Over the past few years, Huawei has risen to become one of the world’s top smartphone makers in terms of market share. But the Chinese electronics company faces something of an existential threat due to US trade restrictions which block hardware and software companies from working with Huawei.
So the company is reducing its reliance on outside partners. Among other things, that means developing an alternative to Google’s Android operating system.
Last summer Huawei introduced a new operating system called Harmony OS. At launch, it only ran on smart TVs, but the company said that it would begin shipping phones powered by Harmony OS in 2021. Now Huawei is one step closer to doing that – the company has released Harmony OS 2.0 beta, the first version of the operating system to support phones.
So far Harmony OS works with a handful of recent Huawei devices including the Huawei P40 and Mate 30 series smartphones and the Huawei MatePad Pro tablet. Those are all devices that initially shipped with Android, but users can sign up to receive an over-the-air update that will replace Google’s operating system with Huawei’s.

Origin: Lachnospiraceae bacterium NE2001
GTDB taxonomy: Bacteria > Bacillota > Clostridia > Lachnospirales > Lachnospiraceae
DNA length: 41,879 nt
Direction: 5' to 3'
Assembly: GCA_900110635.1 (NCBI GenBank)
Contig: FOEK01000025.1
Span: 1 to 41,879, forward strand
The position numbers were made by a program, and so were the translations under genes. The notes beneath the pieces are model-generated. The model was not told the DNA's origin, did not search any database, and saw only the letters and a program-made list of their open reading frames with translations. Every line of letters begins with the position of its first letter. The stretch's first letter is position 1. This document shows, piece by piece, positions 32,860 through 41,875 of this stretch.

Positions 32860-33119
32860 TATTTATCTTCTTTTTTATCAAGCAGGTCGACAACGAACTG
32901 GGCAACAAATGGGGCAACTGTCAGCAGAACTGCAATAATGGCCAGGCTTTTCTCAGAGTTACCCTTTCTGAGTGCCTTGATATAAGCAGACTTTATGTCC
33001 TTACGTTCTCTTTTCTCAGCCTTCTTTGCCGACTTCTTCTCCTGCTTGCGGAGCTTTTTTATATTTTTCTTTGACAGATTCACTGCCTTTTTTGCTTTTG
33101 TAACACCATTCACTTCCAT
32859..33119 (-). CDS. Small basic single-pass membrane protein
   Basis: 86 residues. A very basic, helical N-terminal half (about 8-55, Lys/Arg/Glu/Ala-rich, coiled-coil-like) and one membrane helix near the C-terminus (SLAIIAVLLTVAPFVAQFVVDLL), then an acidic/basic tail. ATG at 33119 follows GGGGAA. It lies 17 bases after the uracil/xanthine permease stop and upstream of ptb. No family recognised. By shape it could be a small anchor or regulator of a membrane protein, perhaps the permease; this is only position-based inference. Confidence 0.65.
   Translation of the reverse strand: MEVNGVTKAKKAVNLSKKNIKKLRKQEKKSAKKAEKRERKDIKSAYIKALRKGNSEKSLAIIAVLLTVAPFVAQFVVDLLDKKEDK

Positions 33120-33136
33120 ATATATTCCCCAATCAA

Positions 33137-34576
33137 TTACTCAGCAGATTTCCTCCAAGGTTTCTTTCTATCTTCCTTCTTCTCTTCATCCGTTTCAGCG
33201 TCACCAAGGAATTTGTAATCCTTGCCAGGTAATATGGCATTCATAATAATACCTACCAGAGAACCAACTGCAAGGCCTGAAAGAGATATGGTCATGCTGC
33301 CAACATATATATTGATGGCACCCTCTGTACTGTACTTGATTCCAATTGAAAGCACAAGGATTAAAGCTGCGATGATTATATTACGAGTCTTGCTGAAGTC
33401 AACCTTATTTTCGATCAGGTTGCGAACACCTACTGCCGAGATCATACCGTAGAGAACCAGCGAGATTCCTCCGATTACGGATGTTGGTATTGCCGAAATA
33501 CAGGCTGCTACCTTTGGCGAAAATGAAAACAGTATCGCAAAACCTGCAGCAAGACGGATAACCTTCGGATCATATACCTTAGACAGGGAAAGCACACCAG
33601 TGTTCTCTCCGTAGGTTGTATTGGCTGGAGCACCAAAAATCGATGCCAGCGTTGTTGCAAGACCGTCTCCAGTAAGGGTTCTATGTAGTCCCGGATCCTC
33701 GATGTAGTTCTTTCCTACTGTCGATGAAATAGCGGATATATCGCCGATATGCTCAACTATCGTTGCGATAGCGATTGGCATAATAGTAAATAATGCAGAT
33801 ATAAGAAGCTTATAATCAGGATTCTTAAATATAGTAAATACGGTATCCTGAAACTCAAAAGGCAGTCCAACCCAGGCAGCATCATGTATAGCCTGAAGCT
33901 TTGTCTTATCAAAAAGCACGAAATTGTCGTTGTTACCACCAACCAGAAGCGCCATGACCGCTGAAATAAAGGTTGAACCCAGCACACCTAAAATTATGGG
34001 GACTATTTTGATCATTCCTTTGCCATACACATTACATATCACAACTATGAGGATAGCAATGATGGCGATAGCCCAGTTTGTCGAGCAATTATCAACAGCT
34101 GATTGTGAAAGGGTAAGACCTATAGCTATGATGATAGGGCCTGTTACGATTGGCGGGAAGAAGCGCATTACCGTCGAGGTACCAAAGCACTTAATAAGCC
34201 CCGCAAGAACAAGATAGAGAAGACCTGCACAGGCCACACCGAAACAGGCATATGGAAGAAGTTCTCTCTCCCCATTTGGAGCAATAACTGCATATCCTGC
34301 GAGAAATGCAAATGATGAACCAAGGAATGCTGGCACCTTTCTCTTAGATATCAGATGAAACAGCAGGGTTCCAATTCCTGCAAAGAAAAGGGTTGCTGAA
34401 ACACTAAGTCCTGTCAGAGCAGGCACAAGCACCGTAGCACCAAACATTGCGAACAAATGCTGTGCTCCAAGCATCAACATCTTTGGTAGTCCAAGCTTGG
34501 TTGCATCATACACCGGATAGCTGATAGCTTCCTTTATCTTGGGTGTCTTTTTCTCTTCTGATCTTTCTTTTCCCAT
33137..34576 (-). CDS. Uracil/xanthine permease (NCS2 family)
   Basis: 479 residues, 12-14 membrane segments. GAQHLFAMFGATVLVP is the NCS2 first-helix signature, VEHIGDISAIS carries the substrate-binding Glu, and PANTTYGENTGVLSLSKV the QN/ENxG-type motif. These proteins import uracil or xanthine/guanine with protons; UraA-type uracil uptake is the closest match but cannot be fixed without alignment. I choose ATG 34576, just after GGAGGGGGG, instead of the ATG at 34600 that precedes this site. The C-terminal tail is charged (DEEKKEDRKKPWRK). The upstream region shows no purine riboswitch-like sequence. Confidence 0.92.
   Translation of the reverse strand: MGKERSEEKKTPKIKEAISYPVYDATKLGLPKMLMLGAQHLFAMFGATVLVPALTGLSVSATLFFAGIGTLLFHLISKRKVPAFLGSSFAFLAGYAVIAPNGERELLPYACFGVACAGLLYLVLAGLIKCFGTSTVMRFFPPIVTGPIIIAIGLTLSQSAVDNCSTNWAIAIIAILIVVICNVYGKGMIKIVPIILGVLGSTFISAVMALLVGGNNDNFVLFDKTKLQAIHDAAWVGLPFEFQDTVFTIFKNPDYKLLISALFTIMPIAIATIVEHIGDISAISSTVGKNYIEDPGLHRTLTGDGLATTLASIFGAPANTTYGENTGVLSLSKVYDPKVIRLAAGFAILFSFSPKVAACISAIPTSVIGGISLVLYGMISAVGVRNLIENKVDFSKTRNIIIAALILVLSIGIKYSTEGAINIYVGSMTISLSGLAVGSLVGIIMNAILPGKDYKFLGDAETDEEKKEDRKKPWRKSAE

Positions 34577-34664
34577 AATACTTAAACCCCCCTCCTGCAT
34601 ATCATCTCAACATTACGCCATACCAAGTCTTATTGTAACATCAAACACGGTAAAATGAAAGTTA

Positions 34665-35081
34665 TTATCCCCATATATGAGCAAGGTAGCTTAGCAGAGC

There’s also an emulator included in Huawei’s developer tools.
Once the update is installed… your device might not look all that different. Huawei has been using a custom Android interface called EMUI for years, so the company used the same look and feel when designing Harmony OS for phones.
Another thing that’s the same? Harmony OS supports Android apps, which means users will be able to install many of the mobile apps they’re already used to using. You just won’t be able to download them from the Google Play Store – Huawei hasn’t been able to install the Play Store or other closed-source Google apps including Chrome, YouTube, and Google Maps on recent phones that did ship with Android. Loading the Google Play on non-Android phones seems like a non-starter.
Instead, you can install third-party apps Android downloaded from Huawei’s own app store or other locations. And Huawei is encouraging developers to port their apps to run natively on Harmony OS with a developer competition with hundreds of thousands of dollars worth of rewards.
While the big news is support for phones, Huawei is positioning Harmony OS as software that can power everything from phones and tablets to in-car systems, wearables, televisions, smart appliances, and other gadgets. So a big part of the operating system is its ability to run the same apps in different views for devices with different screen sizes, shapes, and use case scenarios, as demonstrated in this short animation: